Tips for Writing Under Pressure

One common final exam is writing, and that is coming soon with the end of our Spring quarter. Many students will feel a lot of pressure from writing paragraphs or an essay with a short amount of time. That’s why it’s important to learn how to handle that pressure. Here’s a great article from ThoughtCo. that shares how you can to do that:

“8 Quick Tips for Writing Under Pressure”

by Richard Nordquist

You have 25 minutes to compose an SAT essay, two hours to write a final exam paper, less than half a day to finish a project proposal for your boss.

Here’s a little secret: both in college and beyond, most writing is done under pressure.

Composition theorist Linda Flower reminds us that some degree of pressure can be “a good source of motivation. But when worry or the desire to perform well is too great, it creates an additional task of coping with anxiety” (Problem-Solving Strategies for Writing, 2003).

So learn to cope. It’s remarkable how much writing you can produce when you’re up against a strict deadline.

To avoid feeling overwhelmed by a writing task, consider adopting these eight (admittedly not-so-simple) strategies.

Continue reading here for the 8 strategies


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Free Pearson Resources

Many schools use Pearson books and online resources to teach students English, including us! They have many topics to choose from: seasonal (holidays, events), adults (life skills, conversational topics), early learners, and more. Though the resources are aimed at teachers, the materials are great for students too. Go to Pearson’s Classroom Resources and check them out!

ACE - pearson free

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Connectors and Comparisons

Have you heard of “linking language”? These are words that connect two sentences. It’s important to know how to use linking language because they help you change the flow and rhythm of your writing style. More importantly, they connect two ideas. In other words, linking language helps you explain more complex ideas and express more nuance. If you don’t use linking language, your sentences are possibly short or disconnected in terms of rhythm and ideas. Mastering linking language shows you know how to logically connect ideas.

Below is a chart of linking language, or connectors, you can try. Read the original  article by Kenneth Beare for more explanation about what connectors are and how to use them: Sentence Connectors and Sentences – Showing Comparison. Recommended for intermediate to advanced learners (Levels 400+).

TYPE OF CONNECTOR

CONNECTOR(S)

EXAMPLES

Coordinating Conjunction and…too High level positions are stressful, and can be harmful to your health too.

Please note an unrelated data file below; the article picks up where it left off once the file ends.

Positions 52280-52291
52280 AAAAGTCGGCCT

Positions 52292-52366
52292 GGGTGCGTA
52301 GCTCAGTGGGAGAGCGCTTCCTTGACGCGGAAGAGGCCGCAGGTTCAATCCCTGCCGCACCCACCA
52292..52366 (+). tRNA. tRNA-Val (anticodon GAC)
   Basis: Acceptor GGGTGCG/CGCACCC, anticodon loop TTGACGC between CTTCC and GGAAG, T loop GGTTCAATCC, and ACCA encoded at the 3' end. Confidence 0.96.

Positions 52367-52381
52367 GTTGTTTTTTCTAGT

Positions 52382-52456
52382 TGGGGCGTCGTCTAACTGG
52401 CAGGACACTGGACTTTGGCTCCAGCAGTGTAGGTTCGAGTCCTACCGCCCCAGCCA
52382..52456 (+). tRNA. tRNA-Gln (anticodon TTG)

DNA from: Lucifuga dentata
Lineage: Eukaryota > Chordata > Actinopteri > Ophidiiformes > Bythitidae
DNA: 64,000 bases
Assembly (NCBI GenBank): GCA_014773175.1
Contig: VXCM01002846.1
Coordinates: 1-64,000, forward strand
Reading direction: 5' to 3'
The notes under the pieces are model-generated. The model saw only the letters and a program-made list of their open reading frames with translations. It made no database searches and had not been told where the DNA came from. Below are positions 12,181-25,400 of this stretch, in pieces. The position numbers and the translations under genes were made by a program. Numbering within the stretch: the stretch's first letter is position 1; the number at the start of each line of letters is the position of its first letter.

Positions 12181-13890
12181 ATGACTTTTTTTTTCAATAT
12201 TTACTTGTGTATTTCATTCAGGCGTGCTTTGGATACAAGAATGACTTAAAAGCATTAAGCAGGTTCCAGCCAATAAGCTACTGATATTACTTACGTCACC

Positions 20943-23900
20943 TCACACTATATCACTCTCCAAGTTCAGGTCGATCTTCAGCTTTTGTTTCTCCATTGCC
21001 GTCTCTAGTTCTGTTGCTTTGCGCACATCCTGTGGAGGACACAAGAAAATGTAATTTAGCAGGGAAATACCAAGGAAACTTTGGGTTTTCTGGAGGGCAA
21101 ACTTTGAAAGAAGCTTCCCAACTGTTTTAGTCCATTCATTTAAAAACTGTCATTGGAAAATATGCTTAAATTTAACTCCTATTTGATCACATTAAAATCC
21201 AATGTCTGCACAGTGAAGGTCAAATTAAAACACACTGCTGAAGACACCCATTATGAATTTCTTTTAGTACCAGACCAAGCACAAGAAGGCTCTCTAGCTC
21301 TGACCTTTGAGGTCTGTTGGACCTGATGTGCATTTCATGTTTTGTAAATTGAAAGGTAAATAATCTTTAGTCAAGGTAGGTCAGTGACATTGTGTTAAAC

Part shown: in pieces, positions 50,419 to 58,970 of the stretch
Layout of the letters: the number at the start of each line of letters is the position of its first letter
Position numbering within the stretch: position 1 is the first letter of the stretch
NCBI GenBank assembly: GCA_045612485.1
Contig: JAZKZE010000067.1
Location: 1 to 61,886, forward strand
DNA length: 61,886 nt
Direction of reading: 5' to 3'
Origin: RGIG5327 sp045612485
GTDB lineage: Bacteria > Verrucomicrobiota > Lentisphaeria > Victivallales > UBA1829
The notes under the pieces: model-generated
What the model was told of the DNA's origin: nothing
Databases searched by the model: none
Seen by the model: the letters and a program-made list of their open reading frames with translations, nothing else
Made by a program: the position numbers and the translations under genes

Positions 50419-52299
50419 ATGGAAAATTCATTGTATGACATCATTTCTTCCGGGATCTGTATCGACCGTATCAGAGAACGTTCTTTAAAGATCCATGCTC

Customers are satisfied with our sales, and they feel our marketing team is friendly too. 

Subordinating conjunction just as Just as high level positions are stressful, they can be harmful to your health.

Just as students need a vacation from studies, employees require some downtime in order to bring their best efforts to work.

Conjunctive adverbs similarly, in comparison High level positions are stressful at times. Similarly, they can be harmful to your health.

Students from Asian countries tend to be excellent at grammar. In comparison, European students often excel in conversational skills. 

 

Prepositions like, similar to Similar to other important professions, high level business positions are stressful at times.

Like the healthy pursuit of free time activities, success in the workplace or at school is essential to a well-rounded individual. 

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The Colon and the Dash

Has the colon and the dash often confused you? When and how should you use them? Here’s a quick writing tip on exactly that, from englishonline.net. So the next time you write something, give these two things a try!

ACE - colon dash

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Useful Emailing Phrases

As you learn English, you’re not only communicating in person. You also communicate via email. Oftentimes, English learners don’t focus on expressing themselves fluently via email, or they are not sure if they should be using formal or informal language. English in emails also often has different kinds of phrases compared to when speaking in person or writing for classes. So learning how to communicate fluently via email is great progress to mastering English in all contexts. Check out this article with a list of 100 useful emailing phrases that is “essential language for the beginning, body and ending of formal and informal English emails.” Recommended for intermediate learners and above (Levels 400+).

List Preview:

ace-emailing-phrases

Go to the article to read the entire list.


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How to Write a Summary

For English students learning how to summarize, check out this video on how to write one; it explains the things you should and shouldn’t do for an effective academic summary. Apply these tips the next time you read a text. Recommended for intermediate to advanced learners (Levels 400+).

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That Missing Comma!

Commas often go missing in many learners’ writing because grammar rules are confusing! It’s hard to remember all the rules, and commas can be especially confusing–they’re so small, but they have a major impact on the flow and meaning of a sentence. Here’s a great video that focuses on one specific topic–commas for compound sentences. Watch the video (it’s great for listening practice with a native speaker too). The next time you write compound sentences, you’ll know where that comma should go! Recommended for intermediate learners (Levels 300-400).

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